Brits find they need alternatives to wind power in the winter
Britain’s wind farms almost ground to a halt during the coldest spells in December, it has emerged.It is not just the drop in the speed of the wind. The turbines become less efficient as it gets cold and their mechanisms stop working when they get too cold. Scotland had to call on France for some of their nuclear power during the recent storm. The Brits better build more nukes if they are going to shut down their coal generators.
As temperatures plunged below zero and demand for electricity soared, figures reveal that most of the country’s 3,000 wind turbines were virtually still, energy experts say.
During some of the chilliest weather, they were working at less than one-hundredth of capacity, producing electricity for fewer than 30,000 homes.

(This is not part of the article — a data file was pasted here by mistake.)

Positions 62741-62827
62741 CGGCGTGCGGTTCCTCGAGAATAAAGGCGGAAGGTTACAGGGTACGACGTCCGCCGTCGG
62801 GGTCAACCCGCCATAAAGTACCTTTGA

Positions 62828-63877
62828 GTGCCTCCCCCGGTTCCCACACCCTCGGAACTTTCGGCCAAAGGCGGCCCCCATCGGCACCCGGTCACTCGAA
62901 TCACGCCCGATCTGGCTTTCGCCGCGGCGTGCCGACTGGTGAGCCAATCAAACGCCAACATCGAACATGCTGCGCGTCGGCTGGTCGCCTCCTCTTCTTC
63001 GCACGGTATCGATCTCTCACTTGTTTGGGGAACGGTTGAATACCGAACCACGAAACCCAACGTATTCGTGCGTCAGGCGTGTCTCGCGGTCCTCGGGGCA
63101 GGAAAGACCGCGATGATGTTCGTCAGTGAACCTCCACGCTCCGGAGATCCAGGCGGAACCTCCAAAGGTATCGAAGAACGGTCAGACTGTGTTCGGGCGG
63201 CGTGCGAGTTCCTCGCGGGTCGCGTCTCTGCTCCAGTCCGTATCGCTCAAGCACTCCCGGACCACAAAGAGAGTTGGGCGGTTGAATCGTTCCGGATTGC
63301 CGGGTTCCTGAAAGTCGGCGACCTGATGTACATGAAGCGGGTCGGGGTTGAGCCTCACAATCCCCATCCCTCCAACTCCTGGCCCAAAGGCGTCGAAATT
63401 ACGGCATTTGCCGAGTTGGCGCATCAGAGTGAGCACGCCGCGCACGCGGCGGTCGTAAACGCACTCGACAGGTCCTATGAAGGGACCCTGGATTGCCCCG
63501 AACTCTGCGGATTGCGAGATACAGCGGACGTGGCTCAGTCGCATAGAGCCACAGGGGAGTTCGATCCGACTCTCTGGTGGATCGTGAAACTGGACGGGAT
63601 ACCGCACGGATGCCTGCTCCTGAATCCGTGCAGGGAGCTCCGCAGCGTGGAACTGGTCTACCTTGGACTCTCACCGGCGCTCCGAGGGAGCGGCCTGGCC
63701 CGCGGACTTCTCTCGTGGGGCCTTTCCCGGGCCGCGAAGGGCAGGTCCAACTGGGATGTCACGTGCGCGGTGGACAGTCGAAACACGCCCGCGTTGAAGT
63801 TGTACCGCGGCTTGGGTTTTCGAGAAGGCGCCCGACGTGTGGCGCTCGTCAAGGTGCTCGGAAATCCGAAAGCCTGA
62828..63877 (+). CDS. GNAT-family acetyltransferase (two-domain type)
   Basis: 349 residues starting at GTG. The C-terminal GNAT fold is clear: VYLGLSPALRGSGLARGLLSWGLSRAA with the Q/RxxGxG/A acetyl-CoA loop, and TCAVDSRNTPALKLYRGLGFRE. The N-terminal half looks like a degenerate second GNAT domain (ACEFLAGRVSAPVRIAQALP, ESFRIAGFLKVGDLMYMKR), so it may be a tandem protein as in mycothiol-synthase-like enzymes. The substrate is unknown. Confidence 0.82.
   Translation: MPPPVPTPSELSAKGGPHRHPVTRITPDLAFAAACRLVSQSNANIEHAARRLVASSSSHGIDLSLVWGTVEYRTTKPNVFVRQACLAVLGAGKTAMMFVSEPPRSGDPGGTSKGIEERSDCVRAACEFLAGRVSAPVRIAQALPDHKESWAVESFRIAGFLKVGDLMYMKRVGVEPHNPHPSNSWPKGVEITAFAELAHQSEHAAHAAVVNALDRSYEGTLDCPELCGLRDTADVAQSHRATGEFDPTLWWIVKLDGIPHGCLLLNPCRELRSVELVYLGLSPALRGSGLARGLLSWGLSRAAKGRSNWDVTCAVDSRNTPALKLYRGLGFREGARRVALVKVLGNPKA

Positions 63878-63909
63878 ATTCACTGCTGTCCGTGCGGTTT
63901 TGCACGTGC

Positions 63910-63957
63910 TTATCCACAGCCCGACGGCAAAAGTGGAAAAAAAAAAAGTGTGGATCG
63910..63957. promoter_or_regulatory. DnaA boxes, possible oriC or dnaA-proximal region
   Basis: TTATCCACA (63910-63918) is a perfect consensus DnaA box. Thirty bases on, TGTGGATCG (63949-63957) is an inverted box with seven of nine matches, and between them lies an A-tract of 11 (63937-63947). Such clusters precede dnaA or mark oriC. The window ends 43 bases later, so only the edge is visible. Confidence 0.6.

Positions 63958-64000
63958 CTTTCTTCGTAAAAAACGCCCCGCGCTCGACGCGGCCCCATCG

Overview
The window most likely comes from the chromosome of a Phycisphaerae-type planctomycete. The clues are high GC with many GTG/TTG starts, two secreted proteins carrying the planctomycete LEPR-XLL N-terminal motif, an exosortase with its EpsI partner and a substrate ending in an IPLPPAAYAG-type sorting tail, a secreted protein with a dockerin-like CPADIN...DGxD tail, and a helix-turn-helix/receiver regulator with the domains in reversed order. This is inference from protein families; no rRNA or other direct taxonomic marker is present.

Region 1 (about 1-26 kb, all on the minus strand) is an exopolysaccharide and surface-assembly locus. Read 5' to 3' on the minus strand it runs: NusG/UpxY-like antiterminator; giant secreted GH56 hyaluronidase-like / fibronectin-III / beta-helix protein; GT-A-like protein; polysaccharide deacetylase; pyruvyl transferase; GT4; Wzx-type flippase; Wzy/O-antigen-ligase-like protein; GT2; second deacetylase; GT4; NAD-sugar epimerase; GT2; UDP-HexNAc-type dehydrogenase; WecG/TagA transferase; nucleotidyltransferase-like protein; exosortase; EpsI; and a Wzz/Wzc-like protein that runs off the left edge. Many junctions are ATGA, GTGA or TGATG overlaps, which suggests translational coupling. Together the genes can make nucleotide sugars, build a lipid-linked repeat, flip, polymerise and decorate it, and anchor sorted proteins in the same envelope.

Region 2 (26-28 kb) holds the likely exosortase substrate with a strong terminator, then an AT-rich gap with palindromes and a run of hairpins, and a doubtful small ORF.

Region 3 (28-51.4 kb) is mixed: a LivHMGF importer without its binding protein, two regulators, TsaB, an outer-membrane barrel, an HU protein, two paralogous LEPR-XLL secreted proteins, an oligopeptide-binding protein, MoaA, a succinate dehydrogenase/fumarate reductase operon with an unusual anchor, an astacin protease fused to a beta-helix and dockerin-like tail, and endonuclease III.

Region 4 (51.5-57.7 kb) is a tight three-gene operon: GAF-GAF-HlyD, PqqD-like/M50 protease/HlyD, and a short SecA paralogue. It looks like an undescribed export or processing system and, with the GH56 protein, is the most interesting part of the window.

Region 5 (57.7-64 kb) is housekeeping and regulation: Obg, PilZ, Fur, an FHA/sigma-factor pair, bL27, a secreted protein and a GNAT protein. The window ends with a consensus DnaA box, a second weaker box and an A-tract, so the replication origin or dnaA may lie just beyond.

The National Grid was forced to compensate for the still, cold conditions by cranking up conventional coal and gas-fired power stations.
December was the coldest month in more than a century – and yesterday, as some in northern England, the Midlands and Wales were hit with more snow, residents will have been switching on the heating again. But critics have warned that the UK is becoming too dependent on wind for power.
There are 3,153 working turbines in 283 wind farms across the UK, capable of generating more than 5.2 gigawatts of electricity – enough to power almost three million homes, the wind industry says.
Over the next decade, another 10,000 turbines will go up to meet Europe’s climate change targets. By 2020, the Government says 30 per cent of all Britain’s electricity will be generated by wind.
But at best, turbines work at just 30 to 40 per cent of their capacity. And in cold winter snaps, often caused by vast, slow-moving high-pressure systems over Northern Europe, winds drop to almost nothing.